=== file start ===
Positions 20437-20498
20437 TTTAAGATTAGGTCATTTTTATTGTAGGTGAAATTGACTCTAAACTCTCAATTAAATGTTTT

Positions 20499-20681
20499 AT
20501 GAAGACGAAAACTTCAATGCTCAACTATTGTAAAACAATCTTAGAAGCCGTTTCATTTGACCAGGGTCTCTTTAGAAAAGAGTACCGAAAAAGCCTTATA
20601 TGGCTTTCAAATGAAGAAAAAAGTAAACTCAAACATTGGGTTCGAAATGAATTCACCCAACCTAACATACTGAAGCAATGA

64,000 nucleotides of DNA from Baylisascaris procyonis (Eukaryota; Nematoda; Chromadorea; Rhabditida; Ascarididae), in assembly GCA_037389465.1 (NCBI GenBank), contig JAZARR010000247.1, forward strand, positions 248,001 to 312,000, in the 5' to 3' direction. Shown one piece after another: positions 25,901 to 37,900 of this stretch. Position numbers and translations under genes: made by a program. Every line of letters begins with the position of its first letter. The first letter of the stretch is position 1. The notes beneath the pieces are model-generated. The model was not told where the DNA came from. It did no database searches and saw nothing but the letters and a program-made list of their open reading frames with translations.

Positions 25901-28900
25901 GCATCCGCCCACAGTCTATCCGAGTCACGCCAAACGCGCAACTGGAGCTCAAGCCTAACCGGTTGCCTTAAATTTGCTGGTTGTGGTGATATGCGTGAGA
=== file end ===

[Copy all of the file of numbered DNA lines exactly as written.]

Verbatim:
Positions 20437-20498
20437 TTTAAGATTAGGTCATTTTTATTGTAGGTGAAATTGACTCTAAACTCTCAATTAAATGTTTT

Positions 20499-20681
20499 AT
20501 GAAGACGAAAACTTCAATGCTCAACTATTGTAAAACAATCTTAGAAGCCGTTTCATTTGACCAGGGTCTCTTTAGAAAAGAGTACCGAAAAAGCCTTATA
20601 TGGCTTTCAAATGAAGAAAAAAGTAAACTCAAACATTGGGTTCGAAATGAATTCACCCAACCTAACATACTGAAGCAATGA

64,000 nucleotides of DNA from Baylisascaris procyonis (Eukaryota; Nematoda; Chromadorea; Rhabditida; Ascarididae), in assembly GCA_037389465.1 (NCBI GenBank), contig JAZARR010000247.1, forward strand, positions 248,001 to 312,000, in the 5' to 3' direction. Shown one piece after another: positions 25,901 to 37,900 of this stretch. Position numbers and translations under genes: made by a program. Every line of letters begins with the position of its first letter. The first letter of the stretch is position 1. The notes beneath the pieces are model-generated. The model was not told where the DNA came from. It did no database searches and saw nothing but the letters and a program-made list of their open reading frames with translations.

Positions 25901-28900
25901 GCATCCGCCCACAGTCTATCCGAGTCACGCCAAACGCGCAACTGGAGCTCAAGCCTAACCGGTTGCCTTAAATTTGCTGGTTGTGGTGATATGCGTGAGA